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Ukraine: ITUC Concerned About Wave Of Regressive Labour Laws

The ITUC has written jointly with the ETUC to senior politicians in Ukraine to raise serious concerns about ongoing regressive labour reforms in the country.

Several draft laws are being considered by the Verkhovna Rada (the Ukrainian parliament) that are incompatible with international and regional labour standards, which has been confirmed by several reports, including by International Labour Organization (ILO) in the country.

The letter to the president, prime minister and chair of the Verkhovna Rada, explains that in their current form, draft laws 5388 and 5371 contain numerous violations, including:

  • excluding working people in medium and small enterprises from the protection of the general labour law;
  • a lack of safeguards to ensure work contracts comply with minimum labour standards;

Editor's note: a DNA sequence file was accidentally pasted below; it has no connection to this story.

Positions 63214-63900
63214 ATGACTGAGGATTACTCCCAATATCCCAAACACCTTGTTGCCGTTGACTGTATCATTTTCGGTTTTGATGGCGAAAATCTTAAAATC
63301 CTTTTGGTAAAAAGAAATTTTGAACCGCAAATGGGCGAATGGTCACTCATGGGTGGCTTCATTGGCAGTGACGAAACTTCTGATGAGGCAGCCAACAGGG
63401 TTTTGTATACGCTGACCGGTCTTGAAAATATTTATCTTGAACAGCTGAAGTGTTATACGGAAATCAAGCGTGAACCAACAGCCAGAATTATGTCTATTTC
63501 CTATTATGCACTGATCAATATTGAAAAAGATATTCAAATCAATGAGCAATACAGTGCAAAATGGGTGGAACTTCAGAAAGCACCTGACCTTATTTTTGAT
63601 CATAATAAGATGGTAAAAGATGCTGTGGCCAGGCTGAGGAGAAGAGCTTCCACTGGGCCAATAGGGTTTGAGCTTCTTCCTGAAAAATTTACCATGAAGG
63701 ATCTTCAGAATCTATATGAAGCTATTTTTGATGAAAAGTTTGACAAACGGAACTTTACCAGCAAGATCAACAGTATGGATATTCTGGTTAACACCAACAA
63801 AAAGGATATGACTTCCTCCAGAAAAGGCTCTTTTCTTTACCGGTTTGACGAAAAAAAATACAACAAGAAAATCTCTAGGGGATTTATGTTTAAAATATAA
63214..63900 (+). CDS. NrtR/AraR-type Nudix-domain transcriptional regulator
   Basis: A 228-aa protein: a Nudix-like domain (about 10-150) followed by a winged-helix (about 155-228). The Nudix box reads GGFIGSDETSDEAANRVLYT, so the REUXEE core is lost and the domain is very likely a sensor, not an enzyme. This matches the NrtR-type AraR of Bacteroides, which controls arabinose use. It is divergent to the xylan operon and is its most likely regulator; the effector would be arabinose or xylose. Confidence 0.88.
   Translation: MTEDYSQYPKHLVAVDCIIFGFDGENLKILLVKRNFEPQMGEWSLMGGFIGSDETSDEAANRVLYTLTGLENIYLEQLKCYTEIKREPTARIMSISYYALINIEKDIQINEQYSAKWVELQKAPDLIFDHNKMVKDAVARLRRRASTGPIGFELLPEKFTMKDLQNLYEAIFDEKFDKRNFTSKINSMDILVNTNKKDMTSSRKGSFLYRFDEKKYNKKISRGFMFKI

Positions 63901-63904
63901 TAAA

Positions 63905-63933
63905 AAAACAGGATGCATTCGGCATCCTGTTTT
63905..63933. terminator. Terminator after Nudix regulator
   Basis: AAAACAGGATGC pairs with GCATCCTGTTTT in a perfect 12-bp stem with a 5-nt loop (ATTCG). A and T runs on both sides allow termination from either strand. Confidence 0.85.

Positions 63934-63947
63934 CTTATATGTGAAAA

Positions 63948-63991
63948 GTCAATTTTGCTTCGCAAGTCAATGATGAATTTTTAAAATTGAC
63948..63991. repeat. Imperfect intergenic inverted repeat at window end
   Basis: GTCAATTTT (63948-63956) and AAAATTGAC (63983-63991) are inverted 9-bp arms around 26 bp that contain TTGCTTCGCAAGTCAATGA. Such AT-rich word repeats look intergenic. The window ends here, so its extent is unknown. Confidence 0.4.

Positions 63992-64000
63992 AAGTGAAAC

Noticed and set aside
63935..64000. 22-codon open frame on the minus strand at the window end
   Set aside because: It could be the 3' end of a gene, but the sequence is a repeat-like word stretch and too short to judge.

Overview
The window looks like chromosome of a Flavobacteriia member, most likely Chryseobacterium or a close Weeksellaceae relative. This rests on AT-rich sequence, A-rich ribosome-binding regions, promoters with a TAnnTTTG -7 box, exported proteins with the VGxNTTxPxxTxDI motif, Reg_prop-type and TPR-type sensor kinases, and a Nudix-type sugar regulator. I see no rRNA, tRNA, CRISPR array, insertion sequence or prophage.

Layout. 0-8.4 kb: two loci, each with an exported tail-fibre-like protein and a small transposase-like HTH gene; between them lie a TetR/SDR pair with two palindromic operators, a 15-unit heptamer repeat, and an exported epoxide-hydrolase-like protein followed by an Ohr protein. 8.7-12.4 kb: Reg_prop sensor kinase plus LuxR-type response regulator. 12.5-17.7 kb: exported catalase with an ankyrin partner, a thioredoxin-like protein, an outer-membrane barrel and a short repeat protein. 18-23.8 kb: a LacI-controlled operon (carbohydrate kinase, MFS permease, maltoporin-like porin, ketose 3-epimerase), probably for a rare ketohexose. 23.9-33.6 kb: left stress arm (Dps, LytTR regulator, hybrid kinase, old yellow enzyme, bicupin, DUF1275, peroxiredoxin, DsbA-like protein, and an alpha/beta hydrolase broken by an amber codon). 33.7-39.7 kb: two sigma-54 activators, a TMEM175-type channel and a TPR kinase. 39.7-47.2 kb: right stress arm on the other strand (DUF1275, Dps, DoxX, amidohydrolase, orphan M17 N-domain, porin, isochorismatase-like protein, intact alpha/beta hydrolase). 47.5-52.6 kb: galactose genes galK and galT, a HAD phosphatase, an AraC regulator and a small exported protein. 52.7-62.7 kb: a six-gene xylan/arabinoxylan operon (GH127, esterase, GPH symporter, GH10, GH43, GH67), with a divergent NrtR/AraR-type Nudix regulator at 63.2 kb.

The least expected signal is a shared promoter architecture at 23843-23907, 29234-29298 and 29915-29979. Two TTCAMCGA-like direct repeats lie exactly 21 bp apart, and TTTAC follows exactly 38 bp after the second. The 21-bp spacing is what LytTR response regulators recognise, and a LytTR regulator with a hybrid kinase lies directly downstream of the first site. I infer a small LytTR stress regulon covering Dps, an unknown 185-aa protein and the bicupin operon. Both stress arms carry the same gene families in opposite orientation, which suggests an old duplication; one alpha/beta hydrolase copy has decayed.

• the ability of employers to abuse the system and use successive fixed-term contracts;
  • a lack compatibility with requirements to guarantee working time, rest periods, minimum daily rest, overtime and leave.

ITUC General Secretary, Sharan Burrow, said: “The officials in Ukraine must not ignore this serious criticism of these laws that comes directly from the ILO technical assistance programmes, including with the European Union, which the government benefits from, as well as from labour law experts and Ukrainian unions. The draft laws are simply not compatible with international labour standards.

“We call on the government and parliament to respect these standards, to fully utilise ILO expertise and assistance, and sit down with the Ukrainian social partners to work on this together and ensure that all working people benefit from economic, social and democratic change in Ukraine.”

Meanwhile, the Verkhovna Rada recently adopted the law “On Stimulating Digital Economy Development” despite strong criticism by Ukrainian unions. The law establishes a special category of “gig-specialists” and special “gig-contracts” that create the conditions for exploitation. The changes deprive IT workers of pay guarantees, rights to holiday, regulated working hours, safe working conditions, protection against unlawful dismissal, and the rights to join a trade union, strike and conclude collective agreements,

The ITUC Global Rights Index rates Ukraine as 5 – no guarantee of rights for working people.

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